In October, Allie Bruce, Bank Street’s Children’s Librarian, and Anshu Wahi, the School for Children’s Director of Diversity and Community, traveled to Los Angeles to present at the Progressive Education Network (PEN) conference. Their presentation, “Loudness in the Library: Empowering Students to Think Critically About Identity and Bias,” demonstrated the benefits of emergent curriculum — lesson planning that takes children’s innate curiosity as its compass.
A Richer Conversation
Anshu and Allie’s presentation grew from a library visit from Jamie Steinfeld’s 11/12s School for Children class last fall. The class was to discuss realistic fiction, but in preparing for the book talk, Allie encountered a problem.
“When I was preparing for the kids’ visit,” Allie says, “I found that very few of the books featuring characters of color were actually fun. Most, in fact, only displayed the negative and tragic aspects of those characters’ experiences.”
She consulted with Anshu to discuss how to handle the topic. “Just be honest,” Anshu replied. She recalls,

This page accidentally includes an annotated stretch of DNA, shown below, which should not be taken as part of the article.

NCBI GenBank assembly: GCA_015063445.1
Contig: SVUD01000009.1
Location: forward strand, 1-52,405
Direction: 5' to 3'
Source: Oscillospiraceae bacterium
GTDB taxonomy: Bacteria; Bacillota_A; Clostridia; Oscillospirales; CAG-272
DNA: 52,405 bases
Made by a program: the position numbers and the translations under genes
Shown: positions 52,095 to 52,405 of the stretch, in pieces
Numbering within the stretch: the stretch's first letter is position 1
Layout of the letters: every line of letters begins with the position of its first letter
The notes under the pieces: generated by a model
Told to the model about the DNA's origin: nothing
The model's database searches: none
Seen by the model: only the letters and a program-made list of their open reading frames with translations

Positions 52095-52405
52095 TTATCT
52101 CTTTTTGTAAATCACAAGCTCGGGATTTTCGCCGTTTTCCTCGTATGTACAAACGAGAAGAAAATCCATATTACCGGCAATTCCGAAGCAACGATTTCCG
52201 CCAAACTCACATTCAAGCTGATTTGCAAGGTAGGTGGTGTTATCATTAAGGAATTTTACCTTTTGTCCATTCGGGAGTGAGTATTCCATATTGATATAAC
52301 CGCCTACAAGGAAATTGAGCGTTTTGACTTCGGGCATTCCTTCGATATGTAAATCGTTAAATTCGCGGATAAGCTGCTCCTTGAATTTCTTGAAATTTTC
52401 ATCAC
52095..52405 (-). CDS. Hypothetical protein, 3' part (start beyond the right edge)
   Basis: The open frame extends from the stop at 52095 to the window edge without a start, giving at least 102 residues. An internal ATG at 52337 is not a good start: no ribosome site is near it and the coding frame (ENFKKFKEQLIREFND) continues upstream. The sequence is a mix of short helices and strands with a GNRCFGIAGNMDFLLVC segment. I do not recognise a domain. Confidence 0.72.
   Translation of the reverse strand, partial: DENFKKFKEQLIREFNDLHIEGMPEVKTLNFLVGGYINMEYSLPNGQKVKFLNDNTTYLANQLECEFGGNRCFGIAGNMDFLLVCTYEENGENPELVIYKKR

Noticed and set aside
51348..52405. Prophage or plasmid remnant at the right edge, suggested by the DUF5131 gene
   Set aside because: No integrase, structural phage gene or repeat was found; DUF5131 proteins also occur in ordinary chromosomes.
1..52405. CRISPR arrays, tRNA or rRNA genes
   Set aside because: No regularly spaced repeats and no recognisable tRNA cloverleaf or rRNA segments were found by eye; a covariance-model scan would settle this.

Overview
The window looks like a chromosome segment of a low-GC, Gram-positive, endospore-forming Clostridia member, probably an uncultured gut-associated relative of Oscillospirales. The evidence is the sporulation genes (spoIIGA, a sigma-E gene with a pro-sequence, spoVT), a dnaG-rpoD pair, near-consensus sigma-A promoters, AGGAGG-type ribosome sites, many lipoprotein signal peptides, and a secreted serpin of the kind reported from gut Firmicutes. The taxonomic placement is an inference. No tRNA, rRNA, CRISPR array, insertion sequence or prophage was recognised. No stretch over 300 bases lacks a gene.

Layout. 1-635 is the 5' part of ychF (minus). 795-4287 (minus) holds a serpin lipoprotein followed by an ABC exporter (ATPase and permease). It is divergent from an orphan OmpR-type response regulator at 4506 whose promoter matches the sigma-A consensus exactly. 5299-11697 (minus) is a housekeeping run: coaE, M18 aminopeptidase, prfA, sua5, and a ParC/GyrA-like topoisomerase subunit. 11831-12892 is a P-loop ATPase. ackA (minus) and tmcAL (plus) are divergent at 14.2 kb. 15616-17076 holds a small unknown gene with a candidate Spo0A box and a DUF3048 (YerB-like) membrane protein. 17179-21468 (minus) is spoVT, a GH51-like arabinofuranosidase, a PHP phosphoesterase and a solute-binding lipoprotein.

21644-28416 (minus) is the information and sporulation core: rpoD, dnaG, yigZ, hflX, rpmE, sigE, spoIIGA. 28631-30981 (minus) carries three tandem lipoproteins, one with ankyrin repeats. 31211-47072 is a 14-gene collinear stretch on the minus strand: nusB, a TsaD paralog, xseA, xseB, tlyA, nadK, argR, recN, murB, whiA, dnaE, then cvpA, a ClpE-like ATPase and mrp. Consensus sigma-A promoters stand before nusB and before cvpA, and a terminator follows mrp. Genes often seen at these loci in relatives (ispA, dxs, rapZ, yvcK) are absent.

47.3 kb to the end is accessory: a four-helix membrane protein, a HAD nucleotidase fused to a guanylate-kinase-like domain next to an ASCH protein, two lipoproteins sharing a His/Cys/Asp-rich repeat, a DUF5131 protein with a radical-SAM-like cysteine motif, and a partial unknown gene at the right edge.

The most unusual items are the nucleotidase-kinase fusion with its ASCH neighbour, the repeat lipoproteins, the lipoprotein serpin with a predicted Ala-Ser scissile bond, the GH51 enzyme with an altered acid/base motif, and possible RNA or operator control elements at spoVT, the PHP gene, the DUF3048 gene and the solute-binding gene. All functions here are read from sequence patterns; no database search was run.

“My goal was to present the problem to students, and get them thinking about these negative stereotypes, and about how the books didn’t represent the full spectrum of experiences. But as the project grew, we saw that the problem wasn’t just about race, and we started talking about gender, body image, LGBTQ issues, and more.”
When the class convened, a single question from one of Jamie’s students launched what would become several weeks of meaningful curriculum. A student asked why one book, in which the main character was a Latina girl, showed a bird